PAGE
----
Tom Lainchbury

Review: Transition II by Magdalene Odundo @ National Glass Centre

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A wet and windy day in Sunderland is as good a time as any to take advantage of the warmth of the city’s National Glass Centre. The rainy conditions we see up north so frequently continue inside however, with a watery theme in Transition II by Magdalene Odundo.

The exhibition is a visually impressive collection of 1000 hanging glass forms, all individually hand-made, and arranged in a swooping curve similar to that of a wave.

Odundo compares glass to water and its ability to be both fragile and strong, as well as transparent or solid. This might explain the piece’s similarity to waves, and the smaller element shapes similarity to rain drops.

Odundo uses light particularly well, with small spotlights casting shadows that expand the art into the corners of the room, making perspective an important element and giving the pieces an extra depth.

Colour is also used effectively to add a visual appeal. While the majority of the forms are transparent, the odd form is coloured either gold or red, which brightens the piece while not detracting from the theme.

Pieces are intricate, and demonstrate attention to detail, both close up and from a distance. To fill a huge room with an exhibition of glass is no mean feat, but the space is used well. Visitors are forced all the way round the piece, allowing it to be seen from multiple perspectives.

Known as one of Britain’s leading artists in ceramics, Odundo transitioned to glass work in a far more straightforward way than you might imagine. She has experimented with glass for a number of years after being invited to explore the potential of glass by James Maskrey at the Glass Centre. Odundo notes the similarity in shape that she is able to achieve with glass being close to much of her ceramic work, but claims that these forms could only have been created in blown glass. Following her work with Maskrey, Odundo created displays Metamorphosis, Transformation in 2011, and Transition I in 2012, which culminated in today’s Transition II exhibition.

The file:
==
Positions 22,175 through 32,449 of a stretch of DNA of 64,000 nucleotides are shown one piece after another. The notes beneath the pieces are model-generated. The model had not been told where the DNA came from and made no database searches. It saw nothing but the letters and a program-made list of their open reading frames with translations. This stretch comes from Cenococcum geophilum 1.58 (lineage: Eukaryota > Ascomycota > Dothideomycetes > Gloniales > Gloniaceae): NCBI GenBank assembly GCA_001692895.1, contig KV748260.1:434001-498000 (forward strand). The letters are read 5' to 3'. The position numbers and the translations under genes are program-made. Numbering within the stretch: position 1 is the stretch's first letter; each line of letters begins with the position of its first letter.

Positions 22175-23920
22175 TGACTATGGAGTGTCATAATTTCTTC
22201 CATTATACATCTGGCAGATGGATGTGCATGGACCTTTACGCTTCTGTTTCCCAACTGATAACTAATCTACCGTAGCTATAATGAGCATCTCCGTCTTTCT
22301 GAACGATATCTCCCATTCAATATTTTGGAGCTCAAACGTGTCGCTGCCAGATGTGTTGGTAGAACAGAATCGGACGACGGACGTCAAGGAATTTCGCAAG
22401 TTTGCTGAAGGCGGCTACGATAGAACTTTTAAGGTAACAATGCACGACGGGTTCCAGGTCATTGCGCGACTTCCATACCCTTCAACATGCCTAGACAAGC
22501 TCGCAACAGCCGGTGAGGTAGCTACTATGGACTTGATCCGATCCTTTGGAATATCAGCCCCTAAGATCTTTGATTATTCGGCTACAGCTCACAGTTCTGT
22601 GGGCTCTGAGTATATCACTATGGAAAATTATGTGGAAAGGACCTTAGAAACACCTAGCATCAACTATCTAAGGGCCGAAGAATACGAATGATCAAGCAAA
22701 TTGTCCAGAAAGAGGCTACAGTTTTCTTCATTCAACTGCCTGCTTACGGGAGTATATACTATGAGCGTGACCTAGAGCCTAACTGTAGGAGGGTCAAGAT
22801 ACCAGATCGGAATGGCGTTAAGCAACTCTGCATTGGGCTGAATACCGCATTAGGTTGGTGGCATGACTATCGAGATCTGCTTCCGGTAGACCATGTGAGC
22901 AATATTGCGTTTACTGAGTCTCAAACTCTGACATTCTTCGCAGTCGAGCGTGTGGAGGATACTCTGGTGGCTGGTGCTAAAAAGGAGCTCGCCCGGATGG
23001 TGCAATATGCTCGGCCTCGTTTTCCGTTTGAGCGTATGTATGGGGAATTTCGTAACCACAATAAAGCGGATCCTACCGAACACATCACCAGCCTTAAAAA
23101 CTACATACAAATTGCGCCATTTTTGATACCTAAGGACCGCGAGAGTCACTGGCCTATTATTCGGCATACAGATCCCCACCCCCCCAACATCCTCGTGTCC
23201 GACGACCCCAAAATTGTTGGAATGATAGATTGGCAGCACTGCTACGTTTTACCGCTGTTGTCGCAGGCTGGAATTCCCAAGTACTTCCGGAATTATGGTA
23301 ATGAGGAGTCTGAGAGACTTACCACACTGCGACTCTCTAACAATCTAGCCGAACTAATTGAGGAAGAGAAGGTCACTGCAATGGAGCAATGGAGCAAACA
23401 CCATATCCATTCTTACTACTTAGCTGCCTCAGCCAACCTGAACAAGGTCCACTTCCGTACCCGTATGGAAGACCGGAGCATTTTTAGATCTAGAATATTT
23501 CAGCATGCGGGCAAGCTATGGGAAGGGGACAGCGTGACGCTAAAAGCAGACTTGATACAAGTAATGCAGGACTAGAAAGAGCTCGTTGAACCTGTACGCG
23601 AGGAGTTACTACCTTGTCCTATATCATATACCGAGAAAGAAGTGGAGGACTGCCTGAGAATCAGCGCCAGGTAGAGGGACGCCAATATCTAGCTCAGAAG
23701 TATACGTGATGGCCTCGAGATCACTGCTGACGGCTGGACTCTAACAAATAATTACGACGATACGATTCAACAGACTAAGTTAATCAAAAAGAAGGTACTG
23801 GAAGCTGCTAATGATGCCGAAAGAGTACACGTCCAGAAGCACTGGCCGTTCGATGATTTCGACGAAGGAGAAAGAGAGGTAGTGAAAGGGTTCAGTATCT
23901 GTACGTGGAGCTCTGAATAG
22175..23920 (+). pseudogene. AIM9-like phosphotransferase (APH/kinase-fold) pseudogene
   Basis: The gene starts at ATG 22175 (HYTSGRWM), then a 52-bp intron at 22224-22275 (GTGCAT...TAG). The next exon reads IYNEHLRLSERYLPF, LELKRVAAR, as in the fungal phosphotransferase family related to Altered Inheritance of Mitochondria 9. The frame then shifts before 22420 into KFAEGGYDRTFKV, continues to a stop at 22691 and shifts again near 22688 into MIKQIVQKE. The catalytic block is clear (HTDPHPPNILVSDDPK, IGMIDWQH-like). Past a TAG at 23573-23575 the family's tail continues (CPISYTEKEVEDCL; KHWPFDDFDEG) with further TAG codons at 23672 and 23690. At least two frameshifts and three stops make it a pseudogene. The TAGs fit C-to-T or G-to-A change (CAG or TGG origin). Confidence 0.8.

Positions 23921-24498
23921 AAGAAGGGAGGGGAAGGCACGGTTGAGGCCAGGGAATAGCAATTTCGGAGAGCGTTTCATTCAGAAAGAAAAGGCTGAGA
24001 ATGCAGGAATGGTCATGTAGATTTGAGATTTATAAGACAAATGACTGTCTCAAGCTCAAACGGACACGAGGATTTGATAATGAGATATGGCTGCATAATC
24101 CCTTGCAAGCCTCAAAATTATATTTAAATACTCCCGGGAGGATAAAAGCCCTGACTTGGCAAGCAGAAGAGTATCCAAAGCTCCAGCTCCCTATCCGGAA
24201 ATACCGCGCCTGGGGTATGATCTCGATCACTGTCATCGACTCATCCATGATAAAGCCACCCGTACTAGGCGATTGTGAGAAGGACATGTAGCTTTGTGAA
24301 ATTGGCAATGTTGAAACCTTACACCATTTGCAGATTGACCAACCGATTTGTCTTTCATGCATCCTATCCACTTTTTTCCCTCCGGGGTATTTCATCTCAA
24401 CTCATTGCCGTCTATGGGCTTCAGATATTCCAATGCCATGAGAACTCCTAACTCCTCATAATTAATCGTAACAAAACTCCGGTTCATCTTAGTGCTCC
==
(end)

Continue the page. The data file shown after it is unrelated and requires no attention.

The artist’s fascination with historical artefacts is evident throughout all of her work, with a consistent shape, drawing inspiration from ancient Egyptian ear studs and introducing linear patterns. These patterns can be accredited to her training as a graphic artist and her obsession with optical illusion art.

The piece is evidently a well thought-out exhibition, and draws on her experiences and interests in other areas of art. While it may remain dull and dreary outside, Magdalene Odundo allows us to at least find some some beauty in the wet conditions of Sunderland, with a unique and impressive exhibition at the National Glass Centre.

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